Fried Chicken and Buttermilk Biscuits With Black Pepper Sage Honey Butter Sauce

Preparation

1
Thighs is about a pound – a perfect portion size for two. I rinse these in cold water, then pat them nice and dry with paper towels.
2
These go into a ziplock bag into which I’ve dumped a healthy serving of cayenne (I’d say about 6 tablespoons – at least), 3 tablespoons of paprika, and 3 cups of my buttermilk. Dave’s recipe calls for them to marinate for 8 hours at least, but I wanted this NOW – so I marinated it for about 2, setting this up right when I got home, before sitting down for a beer and a decompress before really launching into the cooking.
3
After my decompress, it’s time to start my biscuits. My butter has been sitting in the freezer for the last 15 minutes or so, and I’ve now cut it into small cold cubes.
4
I add these wonderful bits of fluffy semi-frozen fat to the dry ingredients for my biscuits, which I’ve mixed up all in a large bowl. Using a couple of knives, I cut the butter into the powders until it looks nice and mealy.
5
In goes my buttermilk. I start with 3/4 of cup, mix it well, and when I see it’s too dry I add more until it’s fully damp — just this side of wet.
6
I spill this out onto a floured surface, and pat it into a rough round shape…
7
Which I cut into rounds, then set, sides lightly touching, on a parchment paper lined cookie sheet. This goes onto the middle shelf of my preheated 425° oven to bake for about 15 minutes – so I put it in right when I start to fry my chicken.
8
To do that, I start by adding about 6 cups of vegetable oil to my deepest pan, and I set the heat to high. I love the heat ripples that form in frying oil.
9
Oh — and I get my sauce ready, too. Simple simple: two tablespoons of butter, a cup of honey, a tablespoon of black pepper, and some leaves of sage. I set this over medium heat to melt together, and to ever so lightly frycrisp the mint leaves.
10
Back to the chicken: I throw about a cup of flour, some cayenne, paprika, black pepper, and garlic powder (about a teaspoon of each) into a large bowl, which I mix well. This will be the crisp on my bird bits.
11
The buttermilk — flecked with flavor coats my chicken, and it’s ready to be floured.
12
And flour it I do. Each piece goes into my albino meal; each piece gets mercilessly tossed to and fro, all its hanging bits lifted and dusted, all its wetness powdered to dry.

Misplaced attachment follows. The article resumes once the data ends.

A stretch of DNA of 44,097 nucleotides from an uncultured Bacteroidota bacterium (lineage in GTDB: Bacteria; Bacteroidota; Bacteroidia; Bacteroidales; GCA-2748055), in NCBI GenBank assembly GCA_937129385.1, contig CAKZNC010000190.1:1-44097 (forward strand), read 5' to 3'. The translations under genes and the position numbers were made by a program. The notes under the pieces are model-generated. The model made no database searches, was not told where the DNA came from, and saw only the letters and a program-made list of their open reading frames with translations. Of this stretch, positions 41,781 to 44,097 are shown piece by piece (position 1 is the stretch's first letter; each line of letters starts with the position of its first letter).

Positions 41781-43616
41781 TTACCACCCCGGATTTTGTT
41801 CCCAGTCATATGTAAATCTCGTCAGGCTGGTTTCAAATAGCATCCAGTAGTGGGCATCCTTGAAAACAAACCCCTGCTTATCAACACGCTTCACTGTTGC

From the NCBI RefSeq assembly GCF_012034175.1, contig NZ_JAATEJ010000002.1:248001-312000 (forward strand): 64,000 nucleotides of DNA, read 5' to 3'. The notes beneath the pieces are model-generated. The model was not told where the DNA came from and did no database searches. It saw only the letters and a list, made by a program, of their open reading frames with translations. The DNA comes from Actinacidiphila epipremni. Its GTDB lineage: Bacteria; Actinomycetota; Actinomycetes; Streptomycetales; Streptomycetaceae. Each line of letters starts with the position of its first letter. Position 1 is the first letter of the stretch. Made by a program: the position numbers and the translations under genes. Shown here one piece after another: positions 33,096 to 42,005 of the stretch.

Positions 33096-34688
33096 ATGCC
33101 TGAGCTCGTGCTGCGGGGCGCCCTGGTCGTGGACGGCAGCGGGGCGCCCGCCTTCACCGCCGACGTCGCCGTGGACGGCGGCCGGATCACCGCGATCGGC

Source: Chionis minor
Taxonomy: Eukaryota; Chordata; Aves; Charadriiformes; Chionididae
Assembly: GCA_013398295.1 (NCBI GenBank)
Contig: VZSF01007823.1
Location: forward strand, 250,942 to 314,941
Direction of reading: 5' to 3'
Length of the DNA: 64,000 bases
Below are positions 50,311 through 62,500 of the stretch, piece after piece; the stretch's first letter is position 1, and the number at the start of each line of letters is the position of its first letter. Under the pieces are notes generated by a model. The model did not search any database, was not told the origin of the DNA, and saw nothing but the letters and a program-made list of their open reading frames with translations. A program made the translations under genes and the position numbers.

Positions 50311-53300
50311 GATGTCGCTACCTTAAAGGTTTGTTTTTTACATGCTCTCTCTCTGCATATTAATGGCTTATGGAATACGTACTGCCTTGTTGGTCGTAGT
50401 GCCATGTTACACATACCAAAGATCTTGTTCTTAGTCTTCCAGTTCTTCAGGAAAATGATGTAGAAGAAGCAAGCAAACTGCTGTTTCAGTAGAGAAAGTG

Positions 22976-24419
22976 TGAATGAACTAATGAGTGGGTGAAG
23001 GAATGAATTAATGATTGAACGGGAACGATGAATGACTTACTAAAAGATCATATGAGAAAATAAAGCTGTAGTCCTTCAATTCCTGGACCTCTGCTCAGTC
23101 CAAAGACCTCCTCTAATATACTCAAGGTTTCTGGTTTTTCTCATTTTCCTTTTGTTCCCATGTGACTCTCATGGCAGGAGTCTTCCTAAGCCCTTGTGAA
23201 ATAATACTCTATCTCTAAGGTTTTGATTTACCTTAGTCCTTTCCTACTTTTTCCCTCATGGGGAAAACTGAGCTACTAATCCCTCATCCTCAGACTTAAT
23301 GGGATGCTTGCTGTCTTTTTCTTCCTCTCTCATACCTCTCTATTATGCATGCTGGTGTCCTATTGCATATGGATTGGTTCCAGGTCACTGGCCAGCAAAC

13
This is usually my deep pasta pot, but I wondered recently why I wasn’t deep frying in it, too. I usually use my wok, but that means I have to fry in small batches – batches too small even for two full portions, meaning one of us always ate a completely cold meal, or half of each our meals was colder than the other half – but this pan allowed me to drop all my chicken at once. I do so carefully, though, using my large mesh paddle.
14
This will fry for about 12 minutes. My chicken browned too much, and came out unnaturally dark, like George Hamilton, and not wholesome and golden, like a sun-kissed Kate Hudson. Next time I’ll lower the heat a bit and fry the chicken longer — that’ll get me to the right shade of tan.
15
Still, when it floats — popping back up to the surface even after being pushed back into the deep — that’s usually a good sign it’s ready.
16
The biscuits come out of the oven, and they are beautiful. I split four of them with a fork, and lay them open on the plates to receive their offerings of fowl flesh and beehive drippings.
17
Light, fluffy, steaming hot biscuits topped with juicy, crispy fried chicken thighs, and bathed in a black pepper and sage scented honey butter sauce. The sweetness and the savor – the crunch and the sop – the bready and the sticky: my plate is a palate of beautifully balanced sensations, all blending together on the tongue, all tantalizing the tummy with the taste of chicken and honey. I could eat this for breakfast, lunch and dinner – someone stop me before I do…

 



Yield:

2

Added:

June 3, 2011

Creator:

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